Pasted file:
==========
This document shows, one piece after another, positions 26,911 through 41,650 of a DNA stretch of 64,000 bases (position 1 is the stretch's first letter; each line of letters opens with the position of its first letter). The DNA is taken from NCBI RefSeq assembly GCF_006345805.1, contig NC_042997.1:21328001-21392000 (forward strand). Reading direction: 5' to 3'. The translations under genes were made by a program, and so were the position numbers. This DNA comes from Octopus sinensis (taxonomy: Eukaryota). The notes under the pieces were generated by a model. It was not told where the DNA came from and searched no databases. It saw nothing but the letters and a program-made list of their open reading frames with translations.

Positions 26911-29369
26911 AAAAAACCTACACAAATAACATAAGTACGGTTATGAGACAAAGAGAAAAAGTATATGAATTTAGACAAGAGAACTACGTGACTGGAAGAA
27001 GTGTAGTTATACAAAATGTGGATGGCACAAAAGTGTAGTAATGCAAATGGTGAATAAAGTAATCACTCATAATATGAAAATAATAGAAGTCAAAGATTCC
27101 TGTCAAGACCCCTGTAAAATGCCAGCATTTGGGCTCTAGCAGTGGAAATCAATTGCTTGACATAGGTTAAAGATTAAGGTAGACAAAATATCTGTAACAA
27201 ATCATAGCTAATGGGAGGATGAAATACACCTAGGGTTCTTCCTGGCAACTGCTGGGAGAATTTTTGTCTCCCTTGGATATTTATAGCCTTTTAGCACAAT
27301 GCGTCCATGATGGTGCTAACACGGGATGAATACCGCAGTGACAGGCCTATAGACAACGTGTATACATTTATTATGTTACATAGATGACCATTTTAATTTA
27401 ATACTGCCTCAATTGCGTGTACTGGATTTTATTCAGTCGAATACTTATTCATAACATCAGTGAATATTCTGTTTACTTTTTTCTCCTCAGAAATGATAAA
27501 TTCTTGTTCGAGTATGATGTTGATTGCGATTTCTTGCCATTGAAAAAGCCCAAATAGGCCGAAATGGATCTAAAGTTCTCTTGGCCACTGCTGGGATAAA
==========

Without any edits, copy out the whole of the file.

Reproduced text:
This document shows, one piece after another, positions 26,911 through 41,650 of a DNA stretch of 64,000 bases (position 1 is the stretch's first letter; each line of letters opens with the position of its first letter). The DNA is taken from NCBI RefSeq assembly GCF_006345805.1, contig NC_042997.1:21328001-21392000 (forward strand). Reading direction: 5' to 3'. The translations under genes were made by a program, and so were the position numbers. This DNA comes from Octopus sinensis (taxonomy: Eukaryota). The notes under the pieces were generated by a model. It was not told where the DNA came from and searched no databases. It saw nothing but the letters and a program-made list of their open reading frames with translations.

Positions 26911-29369
26911 AAAAAACCTACACAAATAACATAAGTACGGTTATGAGACAAAGAGAAAAAGTATATGAATTTAGACAAGAGAACTACGTGACTGGAAGAA
27001 GTGTAGTTATACAAAATGTGGATGGCACAAAAGTGTAGTAATGCAAATGGTGAATAAAGTAATCACTCATAATATGAAAATAATAGAAGTCAAAGATTCC
27101 TGTCAAGACCCCTGTAAAATGCCAGCATTTGGGCTCTAGCAGTGGAAATCAATTGCTTGACATAGGTTAAAGATTAAGGTAGACAAAATATCTGTAACAA
27201 ATCATAGCTAATGGGAGGATGAAATACACCTAGGGTTCTTCCTGGCAACTGCTGGGAGAATTTTTGTCTCCCTTGGATATTTATAGCCTTTTAGCACAAT
27301 GCGTCCATGATGGTGCTAACACGGGATGAATACCGCAGTGACAGGCCTATAGACAACGTGTATACATTTATTATGTTACATAGATGACCATTTTAATTTA
27401 ATACTGCCTCAATTGCGTGTACTGGATTTTATTCAGTCGAATACTTATTCATAACATCAGTGAATATTCTGTTTACTTTTTTCTCCTCAGAAATGATAAA
27501 TTCTTGTTCGAGTATGATGTTGATTGCGATTTCTTGCCATTGAAAAAGCCCAAATAGGCCGAAATGGATCTAAAGTTCTCTTGGCCACTGCTGGGATAAA